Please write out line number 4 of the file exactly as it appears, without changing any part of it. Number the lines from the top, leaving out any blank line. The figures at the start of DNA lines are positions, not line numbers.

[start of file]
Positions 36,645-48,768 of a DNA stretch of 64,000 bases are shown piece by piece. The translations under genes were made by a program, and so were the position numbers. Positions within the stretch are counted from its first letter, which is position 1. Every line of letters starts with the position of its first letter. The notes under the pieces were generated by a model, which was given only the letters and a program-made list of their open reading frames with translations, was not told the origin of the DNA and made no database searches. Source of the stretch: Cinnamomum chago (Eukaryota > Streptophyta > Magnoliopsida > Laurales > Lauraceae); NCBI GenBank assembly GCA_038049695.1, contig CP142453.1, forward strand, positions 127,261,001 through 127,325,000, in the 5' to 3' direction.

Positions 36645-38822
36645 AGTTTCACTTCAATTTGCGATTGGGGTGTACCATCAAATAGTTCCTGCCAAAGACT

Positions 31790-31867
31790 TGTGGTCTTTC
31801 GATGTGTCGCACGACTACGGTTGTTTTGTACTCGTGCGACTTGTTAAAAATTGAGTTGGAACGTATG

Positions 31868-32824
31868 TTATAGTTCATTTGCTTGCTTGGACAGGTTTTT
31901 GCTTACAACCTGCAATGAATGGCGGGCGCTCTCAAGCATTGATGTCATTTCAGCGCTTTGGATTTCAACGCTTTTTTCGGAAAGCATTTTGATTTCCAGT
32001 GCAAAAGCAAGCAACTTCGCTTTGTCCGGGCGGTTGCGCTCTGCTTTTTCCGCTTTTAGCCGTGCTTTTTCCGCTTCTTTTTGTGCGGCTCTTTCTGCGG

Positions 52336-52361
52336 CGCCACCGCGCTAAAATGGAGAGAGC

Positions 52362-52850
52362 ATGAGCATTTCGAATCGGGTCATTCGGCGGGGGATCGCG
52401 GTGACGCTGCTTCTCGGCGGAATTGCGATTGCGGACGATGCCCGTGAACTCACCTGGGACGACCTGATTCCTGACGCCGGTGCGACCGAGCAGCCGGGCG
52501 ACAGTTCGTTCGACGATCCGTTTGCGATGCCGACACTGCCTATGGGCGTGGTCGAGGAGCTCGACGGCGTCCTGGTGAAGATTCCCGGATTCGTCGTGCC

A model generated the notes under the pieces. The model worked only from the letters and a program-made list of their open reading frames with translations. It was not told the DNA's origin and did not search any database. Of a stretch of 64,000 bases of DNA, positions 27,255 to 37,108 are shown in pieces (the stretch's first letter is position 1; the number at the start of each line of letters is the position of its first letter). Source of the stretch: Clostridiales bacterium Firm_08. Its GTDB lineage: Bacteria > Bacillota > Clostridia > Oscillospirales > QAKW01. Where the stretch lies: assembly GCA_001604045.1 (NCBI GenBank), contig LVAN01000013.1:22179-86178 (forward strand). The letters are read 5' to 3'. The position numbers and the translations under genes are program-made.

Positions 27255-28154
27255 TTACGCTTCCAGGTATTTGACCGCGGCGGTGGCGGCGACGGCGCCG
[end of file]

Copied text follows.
Positions 31790-31867